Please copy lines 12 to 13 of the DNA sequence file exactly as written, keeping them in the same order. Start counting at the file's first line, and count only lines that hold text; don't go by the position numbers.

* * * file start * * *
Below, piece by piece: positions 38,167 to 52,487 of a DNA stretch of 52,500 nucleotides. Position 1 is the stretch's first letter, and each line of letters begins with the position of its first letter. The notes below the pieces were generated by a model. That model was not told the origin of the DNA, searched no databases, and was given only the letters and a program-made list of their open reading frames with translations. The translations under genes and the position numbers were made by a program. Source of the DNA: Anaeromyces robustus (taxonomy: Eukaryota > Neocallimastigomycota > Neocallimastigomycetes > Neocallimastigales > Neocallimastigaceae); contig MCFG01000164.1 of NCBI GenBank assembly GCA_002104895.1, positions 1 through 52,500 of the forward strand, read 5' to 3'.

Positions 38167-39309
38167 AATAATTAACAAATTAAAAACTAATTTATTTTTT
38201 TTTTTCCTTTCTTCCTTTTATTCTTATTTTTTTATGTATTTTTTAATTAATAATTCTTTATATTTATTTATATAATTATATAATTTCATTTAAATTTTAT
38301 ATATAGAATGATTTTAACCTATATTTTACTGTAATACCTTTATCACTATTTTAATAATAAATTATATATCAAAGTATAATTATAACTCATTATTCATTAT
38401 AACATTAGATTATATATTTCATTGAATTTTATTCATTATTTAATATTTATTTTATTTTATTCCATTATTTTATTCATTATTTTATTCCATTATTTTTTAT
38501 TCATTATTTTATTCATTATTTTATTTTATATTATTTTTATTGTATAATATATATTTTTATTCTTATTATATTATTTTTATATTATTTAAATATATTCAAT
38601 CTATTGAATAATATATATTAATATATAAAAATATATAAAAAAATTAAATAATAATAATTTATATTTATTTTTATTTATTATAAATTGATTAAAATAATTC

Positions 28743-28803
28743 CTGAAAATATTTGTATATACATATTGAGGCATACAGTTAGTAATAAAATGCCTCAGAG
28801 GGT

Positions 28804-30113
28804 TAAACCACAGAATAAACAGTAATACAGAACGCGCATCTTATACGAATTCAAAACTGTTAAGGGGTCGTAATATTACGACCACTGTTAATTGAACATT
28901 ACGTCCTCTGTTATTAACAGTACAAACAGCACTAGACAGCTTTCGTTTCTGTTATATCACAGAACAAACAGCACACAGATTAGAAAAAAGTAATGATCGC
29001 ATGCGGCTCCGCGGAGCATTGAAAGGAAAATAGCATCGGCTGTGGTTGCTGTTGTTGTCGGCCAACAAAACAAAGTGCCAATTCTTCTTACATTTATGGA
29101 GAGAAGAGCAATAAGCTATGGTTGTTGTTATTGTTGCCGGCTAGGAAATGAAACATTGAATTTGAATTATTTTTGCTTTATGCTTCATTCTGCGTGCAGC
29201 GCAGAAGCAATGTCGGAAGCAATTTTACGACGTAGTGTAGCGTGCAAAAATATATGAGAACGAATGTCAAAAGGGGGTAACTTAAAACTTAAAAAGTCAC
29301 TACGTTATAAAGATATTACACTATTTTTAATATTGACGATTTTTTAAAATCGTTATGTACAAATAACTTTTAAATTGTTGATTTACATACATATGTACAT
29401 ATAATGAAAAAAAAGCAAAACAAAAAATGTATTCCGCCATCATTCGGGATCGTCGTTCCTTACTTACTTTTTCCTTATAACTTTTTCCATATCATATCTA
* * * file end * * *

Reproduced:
Positions 28804-30113
28804 TAAACCACAGAATAAACAGTAATACAGAACGCGCATCTTATACGAATTCAAAACTGTTAAGGGGTCGTAATATTACGACCACTGTTAATTGAACATT